Getting Read

November is NaNoWriMo – National Novel Writing Month. While I won’t be participating, I do know someone who has, and some day I would like to. Many folks participate just for the sake of writing, but many folks would like to be a published author some day. How do you go from writing to getting read?

In the Internet Age in which we live, there are many more options than ever before. Some folks have published entire books online, and some have even been published by a traditional publisher as a result. Many folks now choose to self-publish, using one of the many services now available that will print, sell, and even distribute your works, such as lulu.com.

But what if you want to go the traditional route, and be published by a traditional book publisher? I have never been down this road myself (first-hand accounts welcome in the comments!), but my understanding is that you submit your work to a publisher – or to many. Often, you don’t submit the entire work… only the first 10,000 words, along with a synopsis of the entire story. Even with only 10,000 words to read, publishers receive far more submissions than the senior editors could ever possibly review. Instead, manuscripts go into a slush pile, where an editor’s assistant will (hopefully) eventually read it; if they like it they can try to persuade an editor to have a look. Given the volume of unsolicited manuscripts that publishers receive, the chances of your manuscript being selected for publication are slim.

Harper Collins has decided to use the distributed power of the internet to try and tackle this problem. They have launched a new website, authonomy, currently in beta. The site allows authors to submit works – including incomplete works – and allows site visitors to read, comment on, and recommend works posted to the site. From the FAQ:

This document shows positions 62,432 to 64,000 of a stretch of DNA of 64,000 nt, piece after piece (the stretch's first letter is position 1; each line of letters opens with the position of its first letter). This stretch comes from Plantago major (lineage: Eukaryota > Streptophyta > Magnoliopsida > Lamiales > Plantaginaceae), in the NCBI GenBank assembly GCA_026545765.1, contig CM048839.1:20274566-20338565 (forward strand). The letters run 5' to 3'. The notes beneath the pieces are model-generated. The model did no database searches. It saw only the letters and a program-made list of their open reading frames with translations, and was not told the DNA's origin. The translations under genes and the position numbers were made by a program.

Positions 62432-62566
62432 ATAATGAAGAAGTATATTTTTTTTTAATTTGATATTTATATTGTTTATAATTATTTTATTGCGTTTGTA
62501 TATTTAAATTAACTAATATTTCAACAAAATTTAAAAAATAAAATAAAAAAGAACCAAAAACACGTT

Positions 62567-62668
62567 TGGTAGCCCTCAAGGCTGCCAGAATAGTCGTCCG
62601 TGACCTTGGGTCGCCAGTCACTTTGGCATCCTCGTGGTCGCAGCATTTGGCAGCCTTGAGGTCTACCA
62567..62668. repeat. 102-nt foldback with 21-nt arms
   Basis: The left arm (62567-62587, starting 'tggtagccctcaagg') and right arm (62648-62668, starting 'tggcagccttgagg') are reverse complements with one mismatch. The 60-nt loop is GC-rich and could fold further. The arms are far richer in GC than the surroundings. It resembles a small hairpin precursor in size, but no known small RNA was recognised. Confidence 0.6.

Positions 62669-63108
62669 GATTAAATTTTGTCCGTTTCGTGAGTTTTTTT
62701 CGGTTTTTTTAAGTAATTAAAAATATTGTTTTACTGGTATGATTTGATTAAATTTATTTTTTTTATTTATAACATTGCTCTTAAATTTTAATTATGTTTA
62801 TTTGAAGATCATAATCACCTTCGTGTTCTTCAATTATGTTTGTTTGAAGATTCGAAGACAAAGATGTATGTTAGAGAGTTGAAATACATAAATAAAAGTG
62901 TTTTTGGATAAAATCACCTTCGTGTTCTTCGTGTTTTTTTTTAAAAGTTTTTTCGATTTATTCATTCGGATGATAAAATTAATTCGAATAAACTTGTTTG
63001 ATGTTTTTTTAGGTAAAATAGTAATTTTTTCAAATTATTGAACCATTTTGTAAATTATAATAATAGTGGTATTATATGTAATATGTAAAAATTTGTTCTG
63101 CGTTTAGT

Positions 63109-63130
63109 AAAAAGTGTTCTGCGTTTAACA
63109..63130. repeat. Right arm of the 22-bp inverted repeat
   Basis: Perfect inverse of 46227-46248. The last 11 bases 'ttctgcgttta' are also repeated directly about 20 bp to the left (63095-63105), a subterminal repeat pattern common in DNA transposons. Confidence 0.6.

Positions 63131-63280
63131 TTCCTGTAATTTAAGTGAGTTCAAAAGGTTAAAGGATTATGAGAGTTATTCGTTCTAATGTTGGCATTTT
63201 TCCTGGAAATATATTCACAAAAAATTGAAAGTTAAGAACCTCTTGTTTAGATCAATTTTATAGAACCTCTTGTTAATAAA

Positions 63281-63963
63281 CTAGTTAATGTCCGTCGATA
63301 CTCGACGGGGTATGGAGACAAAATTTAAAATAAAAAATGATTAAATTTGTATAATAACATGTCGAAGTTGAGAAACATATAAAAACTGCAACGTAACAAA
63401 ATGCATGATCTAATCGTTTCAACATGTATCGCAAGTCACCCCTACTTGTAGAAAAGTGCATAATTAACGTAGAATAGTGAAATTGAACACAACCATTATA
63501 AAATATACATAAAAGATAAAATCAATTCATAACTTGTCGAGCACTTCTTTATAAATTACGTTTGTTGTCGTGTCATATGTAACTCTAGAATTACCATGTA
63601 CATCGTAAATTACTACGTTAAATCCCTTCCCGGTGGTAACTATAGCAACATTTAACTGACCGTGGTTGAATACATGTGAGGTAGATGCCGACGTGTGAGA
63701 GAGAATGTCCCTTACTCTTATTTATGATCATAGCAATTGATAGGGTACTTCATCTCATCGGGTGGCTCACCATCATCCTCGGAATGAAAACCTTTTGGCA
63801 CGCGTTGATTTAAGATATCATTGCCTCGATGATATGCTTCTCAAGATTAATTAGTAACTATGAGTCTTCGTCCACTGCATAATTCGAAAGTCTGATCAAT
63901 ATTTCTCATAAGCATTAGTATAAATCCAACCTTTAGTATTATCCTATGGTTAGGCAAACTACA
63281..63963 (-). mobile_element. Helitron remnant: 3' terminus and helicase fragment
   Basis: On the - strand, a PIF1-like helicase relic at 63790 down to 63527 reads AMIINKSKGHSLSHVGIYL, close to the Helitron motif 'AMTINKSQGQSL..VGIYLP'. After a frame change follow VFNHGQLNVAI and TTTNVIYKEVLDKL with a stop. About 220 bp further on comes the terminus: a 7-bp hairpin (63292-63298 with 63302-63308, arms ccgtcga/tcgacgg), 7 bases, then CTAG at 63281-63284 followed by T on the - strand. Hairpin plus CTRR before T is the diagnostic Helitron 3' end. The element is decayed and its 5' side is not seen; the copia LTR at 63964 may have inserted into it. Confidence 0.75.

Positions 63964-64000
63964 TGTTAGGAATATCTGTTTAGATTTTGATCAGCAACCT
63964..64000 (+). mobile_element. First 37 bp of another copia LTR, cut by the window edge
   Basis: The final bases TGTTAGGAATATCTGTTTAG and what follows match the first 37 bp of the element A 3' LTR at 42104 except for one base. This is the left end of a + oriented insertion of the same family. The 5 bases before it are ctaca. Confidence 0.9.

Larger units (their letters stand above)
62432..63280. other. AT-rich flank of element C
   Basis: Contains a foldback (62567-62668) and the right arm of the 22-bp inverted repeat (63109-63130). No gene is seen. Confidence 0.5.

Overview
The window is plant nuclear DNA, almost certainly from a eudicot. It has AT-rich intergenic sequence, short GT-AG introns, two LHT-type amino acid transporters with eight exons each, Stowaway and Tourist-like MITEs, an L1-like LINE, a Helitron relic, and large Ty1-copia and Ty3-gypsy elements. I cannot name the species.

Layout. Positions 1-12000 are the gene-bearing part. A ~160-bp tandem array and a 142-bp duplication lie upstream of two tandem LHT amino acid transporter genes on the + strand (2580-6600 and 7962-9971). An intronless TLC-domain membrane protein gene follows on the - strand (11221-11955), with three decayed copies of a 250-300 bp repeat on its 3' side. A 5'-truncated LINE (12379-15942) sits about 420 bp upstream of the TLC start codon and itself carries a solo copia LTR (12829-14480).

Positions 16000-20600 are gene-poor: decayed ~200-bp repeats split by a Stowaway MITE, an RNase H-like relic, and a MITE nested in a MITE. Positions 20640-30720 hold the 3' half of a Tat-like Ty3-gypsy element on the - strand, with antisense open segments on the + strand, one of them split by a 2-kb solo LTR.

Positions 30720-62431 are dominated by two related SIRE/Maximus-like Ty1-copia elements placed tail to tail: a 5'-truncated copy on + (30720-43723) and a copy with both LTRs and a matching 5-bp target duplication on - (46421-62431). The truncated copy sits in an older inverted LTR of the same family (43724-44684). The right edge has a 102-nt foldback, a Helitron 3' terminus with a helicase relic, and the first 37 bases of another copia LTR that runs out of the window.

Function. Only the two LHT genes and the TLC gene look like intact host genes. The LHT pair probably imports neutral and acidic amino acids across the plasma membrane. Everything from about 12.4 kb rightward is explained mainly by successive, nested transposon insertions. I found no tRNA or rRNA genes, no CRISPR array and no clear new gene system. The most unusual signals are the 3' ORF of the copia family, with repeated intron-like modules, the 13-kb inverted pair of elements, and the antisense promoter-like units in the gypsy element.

authonomy invites unpublished and self published authors to post their manuscripts for visitors to read online. Authors create their own personal page on the site to host their project – and must make at least 10,000 words available for the public to read.

Visitors to authonomy can comment on these submissions – and can personally recommend their favourites to the community. authonomy counts the number of recommendations each book receives, and uses it to rank the books on the site. It also spots which visitors consistently recommend the best books – and uses that info to rank the most influential trend spotters.

We hope the authonomy community will guide publishers straight to the freshest writing talent – and will give passionate and thoughtful readers a real chance to influence what’s on our shelves.

How will this help authors? At a minimum, reading the comments of potentially many reviewers could be valuable. But there’s also the potential of being read by the editors at Harper Collins. Again from the FAQ:

Once a month we’ll be pulling out the top five books from the Editor’s Desk Chart, and passing them on to our Editorial Board. HC editors will read from the first 10,000 words of each manuscript, and will feed back their comments to the appropriate authors, who will be able to decide whether or not to make these comments available to the community at large.